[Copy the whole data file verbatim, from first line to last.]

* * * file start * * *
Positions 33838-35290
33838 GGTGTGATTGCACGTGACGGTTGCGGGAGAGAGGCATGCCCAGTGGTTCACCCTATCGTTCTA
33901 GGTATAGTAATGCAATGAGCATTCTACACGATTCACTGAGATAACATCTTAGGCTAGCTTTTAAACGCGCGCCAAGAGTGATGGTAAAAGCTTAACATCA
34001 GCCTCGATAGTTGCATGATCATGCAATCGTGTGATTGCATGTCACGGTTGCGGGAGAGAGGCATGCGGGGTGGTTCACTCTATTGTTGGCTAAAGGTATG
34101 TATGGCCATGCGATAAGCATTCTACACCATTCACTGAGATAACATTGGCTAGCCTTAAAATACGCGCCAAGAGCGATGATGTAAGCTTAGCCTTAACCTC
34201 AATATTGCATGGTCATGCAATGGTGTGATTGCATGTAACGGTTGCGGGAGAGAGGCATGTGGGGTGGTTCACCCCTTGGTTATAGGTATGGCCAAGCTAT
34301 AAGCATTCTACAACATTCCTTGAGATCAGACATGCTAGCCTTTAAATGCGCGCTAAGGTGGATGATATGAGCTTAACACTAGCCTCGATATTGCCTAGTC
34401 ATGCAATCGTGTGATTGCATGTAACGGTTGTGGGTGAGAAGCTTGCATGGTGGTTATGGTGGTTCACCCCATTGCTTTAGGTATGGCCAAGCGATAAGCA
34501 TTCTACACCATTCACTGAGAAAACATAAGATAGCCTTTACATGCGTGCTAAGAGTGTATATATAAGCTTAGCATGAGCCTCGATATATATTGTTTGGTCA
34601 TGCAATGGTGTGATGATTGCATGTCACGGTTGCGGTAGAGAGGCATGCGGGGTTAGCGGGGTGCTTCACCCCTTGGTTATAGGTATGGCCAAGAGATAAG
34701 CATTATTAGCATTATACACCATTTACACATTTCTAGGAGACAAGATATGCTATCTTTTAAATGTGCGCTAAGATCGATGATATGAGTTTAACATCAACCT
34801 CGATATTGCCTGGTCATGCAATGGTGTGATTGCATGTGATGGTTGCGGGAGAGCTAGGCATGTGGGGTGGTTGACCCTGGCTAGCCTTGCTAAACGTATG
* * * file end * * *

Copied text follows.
Positions 33838-35290
33838 GGTGTGATTGCACGTGACGGTTGCGGGAGAGAGGCATGCCCAGTGGTTCACCCTATCGTTCTA
33901 GGTATAGTAATGCAATGAGCATTCTACACGATTCACTGAGATAACATCTTAGGCTAGCTTTTAAACGCGCGCCAAGAGTGATGGTAAAAGCTTAACATCA
34001 GCCTCGATAGTTGCATGATCATGCAATCGTGTGATTGCATGTCACGGTTGCGGGAGAGAGGCATGCGGGGTGGTTCACTCTATTGTTGGCTAAAGGTATG
34101 TATGGCCATGCGATAAGCATTCTACACCATTCACTGAGATAACATTGGCTAGCCTTAAAATACGCGCCAAGAGCGATGATGTAAGCTTAGCCTTAACCTC
34201 AATATTGCATGGTCATGCAATGGTGTGATTGCATGTAACGGTTGCGGGAGAGAGGCATGTGGGGTGGTTCACCCCTTGGTTATAGGTATGGCCAAGCTAT
34301 AAGCATTCTACAACATTCCTTGAGATCAGACATGCTAGCCTTTAAATGCGCGCTAAGGTGGATGATATGAGCTTAACACTAGCCTCGATATTGCCTAGTC
34401 ATGCAATCGTGTGATTGCATGTAACGGTTGTGGGTGAGAAGCTTGCATGGTGGTTATGGTGGTTCACCCCATTGCTTTAGGTATGGCCAAGCGATAAGCA
34501 TTCTACACCATTCACTGAGAAAACATAAGATAGCCTTTACATGCGTGCTAAGAGTGTATATATAAGCTTAGCATGAGCCTCGATATATATTGTTTGGTCA
34601 TGCAATGGTGTGATGATTGCATGTCACGGTTGCGGTAGAGAGGCATGCGGGGTTAGCGGGGTGCTTCACCCCTTGGTTATAGGTATGGCCAAGAGATAAG
34701 CATTATTAGCATTATACACCATTTACACATTTCTAGGAGACAAGATATGCTATCTTTTAAATGTGCGCTAAGATCGATGATATGAGTTTAACATCAACCT
34801 CGATATTGCCTGGTCATGCAATGGTGTGATTGCATGTGATGGTTGCGGGAGAGCTAGGCATGTGGGGTGGTTGACCCTGGCTAGCCTTGCTAAACGTATG